The role of our This Girl Can Sussex Champions is to inspire, motivate and shout about the campaign, to other women and girls within their local community. This might be by sharing their story in the form of blogs or videos, supporting a This Girl Can event or running their own physical activity sessions for women.
Our current champions are from different backgrounds and have an interest in a variety of sports and activities. Find out more about their journeys below.
Meet Semeena, who wants to diversify the running world and inspire women from Black, Asian and Minority Ethnic backgrounds to run whether it’s a hobby, to stay fit or support your mental wellbeing!
Read Semeena’s story…
I qualified as a Run Leader in May 2017, after joining and completing a ‘Learn to Run’ programme in 2016. I fell in love with running and it turned into a form of therapy for me during a really difficult time in my life. I wanted to share this passion with others so just after my Graduation Parkrun 5K, I asked a small group of my cousins if they’d like to start running. I downloaded a 0-5K programme online and taught them everything I knew. Within 10 weeks, they ran 5K. After this, I went onto become a Run Leader then later a Run Coach with England Athletics.
We’re living in an era when we have to not only understand equality and diversity but practice it by ensuring it’s at the centre of how we do things. As a Running Coach, I believe in leading by example by creating a diverse and equal running culture. I now volunteer with a local running club, Crawley Run Crew (CRC) and started my own Ladies-Only Boot Camp. I want to challenge the stereotypes in the South Asian community by using my training and qualifications to encourage women from all faiths and backgrounds to feel confident and comfortable about exercise.
In 2020, at the start of the lockdown period I also Co-Founded the Sudhan Welfare Society (SWS) an organisation looking after the welfare and wellbeing of the Sudhan Kashmiri community. Alongside CRC and Crawley Wellbeing, once lockdown is lifted, I’ll be delivering our first walking programme for the elders in the local Kashmiri community.
Maisie & Clio
Meet Maisie and Clio, who turned their backs on fad diets after discovering the empowerment of weight lifting.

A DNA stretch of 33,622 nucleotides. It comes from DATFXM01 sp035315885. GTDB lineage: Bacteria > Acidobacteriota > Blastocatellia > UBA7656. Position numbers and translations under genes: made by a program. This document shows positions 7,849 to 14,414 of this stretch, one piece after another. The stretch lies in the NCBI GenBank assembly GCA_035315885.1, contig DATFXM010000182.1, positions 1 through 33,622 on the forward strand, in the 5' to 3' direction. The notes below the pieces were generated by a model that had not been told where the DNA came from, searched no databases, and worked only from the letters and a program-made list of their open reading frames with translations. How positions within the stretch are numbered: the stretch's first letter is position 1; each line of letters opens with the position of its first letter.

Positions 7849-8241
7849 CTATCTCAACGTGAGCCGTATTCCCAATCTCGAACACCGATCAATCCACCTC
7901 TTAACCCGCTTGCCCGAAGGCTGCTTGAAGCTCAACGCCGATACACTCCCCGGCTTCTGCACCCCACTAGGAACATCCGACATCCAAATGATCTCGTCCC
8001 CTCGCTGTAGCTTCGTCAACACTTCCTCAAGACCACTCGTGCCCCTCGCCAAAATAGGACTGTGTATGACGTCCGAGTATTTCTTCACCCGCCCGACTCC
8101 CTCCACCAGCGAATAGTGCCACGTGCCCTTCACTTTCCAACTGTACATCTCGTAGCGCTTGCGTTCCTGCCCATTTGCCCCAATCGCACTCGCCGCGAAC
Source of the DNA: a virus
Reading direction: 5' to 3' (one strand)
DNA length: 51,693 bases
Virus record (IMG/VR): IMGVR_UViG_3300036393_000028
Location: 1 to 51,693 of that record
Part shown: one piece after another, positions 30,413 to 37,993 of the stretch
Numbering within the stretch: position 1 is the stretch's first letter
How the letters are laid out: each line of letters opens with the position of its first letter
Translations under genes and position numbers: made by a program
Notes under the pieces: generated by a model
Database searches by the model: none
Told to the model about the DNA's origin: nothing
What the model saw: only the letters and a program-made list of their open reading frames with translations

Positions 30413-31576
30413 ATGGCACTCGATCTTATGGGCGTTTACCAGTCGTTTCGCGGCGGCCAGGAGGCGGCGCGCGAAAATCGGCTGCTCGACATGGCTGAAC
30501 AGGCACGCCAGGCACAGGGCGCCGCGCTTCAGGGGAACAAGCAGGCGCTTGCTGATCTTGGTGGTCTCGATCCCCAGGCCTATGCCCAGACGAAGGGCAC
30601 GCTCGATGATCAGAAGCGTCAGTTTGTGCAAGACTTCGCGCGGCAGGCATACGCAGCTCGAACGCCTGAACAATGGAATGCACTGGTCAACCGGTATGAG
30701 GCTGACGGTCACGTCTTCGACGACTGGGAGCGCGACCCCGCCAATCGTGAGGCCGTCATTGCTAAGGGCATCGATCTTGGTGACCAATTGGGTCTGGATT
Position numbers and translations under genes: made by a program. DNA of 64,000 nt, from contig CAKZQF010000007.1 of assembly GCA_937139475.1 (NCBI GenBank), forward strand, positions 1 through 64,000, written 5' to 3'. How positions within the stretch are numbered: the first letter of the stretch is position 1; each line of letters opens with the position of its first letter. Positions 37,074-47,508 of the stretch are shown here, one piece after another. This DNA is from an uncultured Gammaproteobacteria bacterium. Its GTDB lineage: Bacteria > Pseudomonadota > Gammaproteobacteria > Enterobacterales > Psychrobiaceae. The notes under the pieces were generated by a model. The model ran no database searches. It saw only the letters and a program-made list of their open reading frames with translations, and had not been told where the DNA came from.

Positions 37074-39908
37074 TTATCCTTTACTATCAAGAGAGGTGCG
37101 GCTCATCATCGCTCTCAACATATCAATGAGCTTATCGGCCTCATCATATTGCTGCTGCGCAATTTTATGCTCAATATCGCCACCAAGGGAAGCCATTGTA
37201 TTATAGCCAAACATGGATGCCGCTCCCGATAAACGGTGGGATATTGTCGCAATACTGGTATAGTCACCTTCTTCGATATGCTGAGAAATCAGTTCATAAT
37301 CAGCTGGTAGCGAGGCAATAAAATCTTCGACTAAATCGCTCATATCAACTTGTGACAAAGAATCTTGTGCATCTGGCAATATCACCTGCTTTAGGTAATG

Read Maisie & Clio’s story…
We started the gym at 16 after following cardio-based workouts and fad diets for too long. Now at 20 years old, we are weight/powerlifters. We now aim to build the strongest version of ourselves, mentally and physically.
In August 2020, we created a joint fitness account to share our passion with others. In the beginning, we were hesitant to put ourselves out there onto a social media platform, but with the feeling of empowerment we got from doing what we love, and the lack of female presence in the weight section of the gym, we knew we had an obligation to inspire young women.
We are prepared to take on the stigma surrounding women lifting weights and want to encourage and support other women and girls to overcome their own barriers to getting active.
Meet Laurie, yoga therapist who wants to use yoga to help women living with mental and physical health conditions, and domestic abuse survivors.
Read Laurie’s story…
I am the Community Coordinator and yoga therapist for the Brighton Yoga Foundation, a small charity delivering community yoga free of charge. We are currently delivering classes with grants received from Active Sussex and This Girl Can.
I am a runner and overall active person who has experienced the mental health benefits of exercise for a long time, but particularly in the last 12-months. My work for with the Brighton Yoga Foundation is to engage with population groups who perhaps would not normally access yoga. We serve those in recovery, survivors of domestic abuse, women living with long term mental and physical health conditions or those living in isolation.
I would like to develop my work in this area and champion getting more women active using my own voice as well as my voice working within a charity.
Meet Karen, who is passionate about getting moving to boost her mood and help manage her health condition.
Read Karen’s story…
I’m 58 years old and I have had MS for 20 years. This is a picture of me on my Alinker walking bike which is my mobility aid. I use it instead of a seated rollator.